The Contested Place of Religion in Family Law
Robin Fretwell Wilson, ed.
Cambridge University Press Academic 2018
Like many beliefs, religious views matter across an individual’s life and the life cycle of a family – from birth to marriage, through child-rearing, and, eventually, death. This volume examines clashes over religious liberty within the personal realm of the family. Against swirling religious beliefs, secular values, and legal regulation, this volume offers a forward-looking examination of tensions between religious freedom and the state’s protective function. Contributors unpack some of the Court’s recent decisions and explain how they set the stage for ongoing disputes. They evaluate religious claims around birth control, circumcision, modesty, religious education, marriage, polygamy, shared parenting, corporal punishment, faith healing, divorce, and the end of life. Authors span legislators, attorneys, academics, journalists, ministers, physicians, child advocates, and representatives of minority faiths. The Contested Place of Religion in Family Law begins an overdue conversation on questions dividing the nation.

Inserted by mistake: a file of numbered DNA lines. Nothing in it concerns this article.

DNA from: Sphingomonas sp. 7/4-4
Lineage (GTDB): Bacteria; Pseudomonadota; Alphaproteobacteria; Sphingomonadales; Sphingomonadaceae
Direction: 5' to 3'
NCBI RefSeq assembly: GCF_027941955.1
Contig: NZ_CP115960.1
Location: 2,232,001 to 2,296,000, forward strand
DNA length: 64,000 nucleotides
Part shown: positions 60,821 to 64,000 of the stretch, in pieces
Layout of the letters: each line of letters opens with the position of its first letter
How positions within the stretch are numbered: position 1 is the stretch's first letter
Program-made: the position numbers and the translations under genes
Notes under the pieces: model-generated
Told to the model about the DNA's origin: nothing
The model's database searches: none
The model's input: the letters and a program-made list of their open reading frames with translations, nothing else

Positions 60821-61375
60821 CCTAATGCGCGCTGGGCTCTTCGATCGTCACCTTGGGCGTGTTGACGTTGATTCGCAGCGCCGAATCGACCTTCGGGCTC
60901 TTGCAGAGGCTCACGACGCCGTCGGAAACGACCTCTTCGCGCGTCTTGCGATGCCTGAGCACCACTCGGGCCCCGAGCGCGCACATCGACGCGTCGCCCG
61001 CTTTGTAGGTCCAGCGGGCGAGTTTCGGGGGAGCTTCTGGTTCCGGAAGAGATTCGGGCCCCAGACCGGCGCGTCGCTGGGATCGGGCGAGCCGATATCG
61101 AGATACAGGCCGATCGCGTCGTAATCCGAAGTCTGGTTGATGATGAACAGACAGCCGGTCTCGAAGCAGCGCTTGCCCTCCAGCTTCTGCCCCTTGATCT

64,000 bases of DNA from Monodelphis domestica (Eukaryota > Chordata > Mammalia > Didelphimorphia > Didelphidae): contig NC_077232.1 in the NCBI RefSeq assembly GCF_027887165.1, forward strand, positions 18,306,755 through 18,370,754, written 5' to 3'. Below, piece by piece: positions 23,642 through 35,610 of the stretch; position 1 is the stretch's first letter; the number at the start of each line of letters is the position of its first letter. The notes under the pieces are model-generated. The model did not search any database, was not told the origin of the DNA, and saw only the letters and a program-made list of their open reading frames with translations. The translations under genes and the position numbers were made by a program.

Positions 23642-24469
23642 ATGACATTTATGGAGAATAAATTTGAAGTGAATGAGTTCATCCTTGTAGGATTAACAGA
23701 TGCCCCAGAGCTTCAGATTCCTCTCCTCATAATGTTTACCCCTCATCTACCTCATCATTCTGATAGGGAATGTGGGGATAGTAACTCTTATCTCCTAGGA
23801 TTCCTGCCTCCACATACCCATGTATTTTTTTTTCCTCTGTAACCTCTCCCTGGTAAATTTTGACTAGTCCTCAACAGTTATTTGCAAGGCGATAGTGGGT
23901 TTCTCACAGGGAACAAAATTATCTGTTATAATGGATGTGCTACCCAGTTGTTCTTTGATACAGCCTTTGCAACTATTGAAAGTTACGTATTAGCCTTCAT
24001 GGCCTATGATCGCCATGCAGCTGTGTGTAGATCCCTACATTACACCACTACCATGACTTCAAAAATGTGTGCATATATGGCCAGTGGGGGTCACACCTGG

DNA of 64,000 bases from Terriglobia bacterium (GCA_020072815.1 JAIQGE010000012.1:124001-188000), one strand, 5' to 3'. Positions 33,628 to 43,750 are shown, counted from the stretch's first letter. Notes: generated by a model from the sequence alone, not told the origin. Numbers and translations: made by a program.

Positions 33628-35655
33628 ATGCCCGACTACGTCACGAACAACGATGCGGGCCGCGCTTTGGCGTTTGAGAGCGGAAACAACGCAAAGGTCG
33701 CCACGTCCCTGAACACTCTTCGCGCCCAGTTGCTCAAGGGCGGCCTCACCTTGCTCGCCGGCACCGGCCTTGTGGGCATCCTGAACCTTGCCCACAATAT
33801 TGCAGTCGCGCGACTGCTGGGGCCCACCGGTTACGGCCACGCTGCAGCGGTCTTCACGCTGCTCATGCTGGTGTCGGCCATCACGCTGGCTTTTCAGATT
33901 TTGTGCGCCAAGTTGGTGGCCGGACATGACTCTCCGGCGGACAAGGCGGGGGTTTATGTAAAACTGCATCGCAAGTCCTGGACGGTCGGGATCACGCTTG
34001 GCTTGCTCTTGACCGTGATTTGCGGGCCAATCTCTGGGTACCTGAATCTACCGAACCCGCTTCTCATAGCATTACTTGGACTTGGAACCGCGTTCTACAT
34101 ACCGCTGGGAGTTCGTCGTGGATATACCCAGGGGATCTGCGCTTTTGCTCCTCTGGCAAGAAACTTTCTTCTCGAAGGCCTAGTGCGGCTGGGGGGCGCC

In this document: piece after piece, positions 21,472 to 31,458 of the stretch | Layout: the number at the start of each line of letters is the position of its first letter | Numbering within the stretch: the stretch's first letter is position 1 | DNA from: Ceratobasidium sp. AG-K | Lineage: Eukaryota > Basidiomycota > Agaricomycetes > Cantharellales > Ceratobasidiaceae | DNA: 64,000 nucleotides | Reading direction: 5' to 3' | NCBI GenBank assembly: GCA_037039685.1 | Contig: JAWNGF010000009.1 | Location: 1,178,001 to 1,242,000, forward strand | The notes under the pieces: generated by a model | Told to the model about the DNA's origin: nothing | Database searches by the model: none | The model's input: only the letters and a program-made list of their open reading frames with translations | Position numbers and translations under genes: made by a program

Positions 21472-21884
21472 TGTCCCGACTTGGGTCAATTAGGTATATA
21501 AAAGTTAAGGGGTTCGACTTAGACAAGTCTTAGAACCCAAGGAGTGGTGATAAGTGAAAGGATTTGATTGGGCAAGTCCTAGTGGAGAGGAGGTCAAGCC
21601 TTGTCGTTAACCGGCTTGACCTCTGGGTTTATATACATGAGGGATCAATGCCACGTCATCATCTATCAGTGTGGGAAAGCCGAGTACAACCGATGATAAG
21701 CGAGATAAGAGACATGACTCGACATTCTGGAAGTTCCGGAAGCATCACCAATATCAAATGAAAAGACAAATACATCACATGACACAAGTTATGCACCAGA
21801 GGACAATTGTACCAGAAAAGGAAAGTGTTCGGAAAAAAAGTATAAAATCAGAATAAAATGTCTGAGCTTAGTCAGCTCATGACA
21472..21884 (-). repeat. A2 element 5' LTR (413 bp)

Advance praise:‘This book provides a comprehensive look at the tensions between equal rights and religious freedom. It examines not only the ongoing legislative and court battles over access to marriage, but further identifies the battles on the horizon over contraception, polygamy, circumcision, end of life decision-making, premarital agreements, divorce provisions about children’s religious upbringing, vaccinations, corporal punishment and similar matters rarely included in other works on law, religion, and the family. It is an exceptionally rich and timely collection.’ — June Carbone – Robina Chair in Law, Science, and Technology, University of Minnesota Law School
Advance praise: ‘In this volume, an all-star cast of contemporary thinkers provide a timely and important conversation on an issue of great complexity and urgency, the intersection of religion, law, and family. This book will be essential reading to understand where we are.’ — Kyle Harper – Senior Vice President and Provost, Professor of Classics and Letters, University of Oklahoma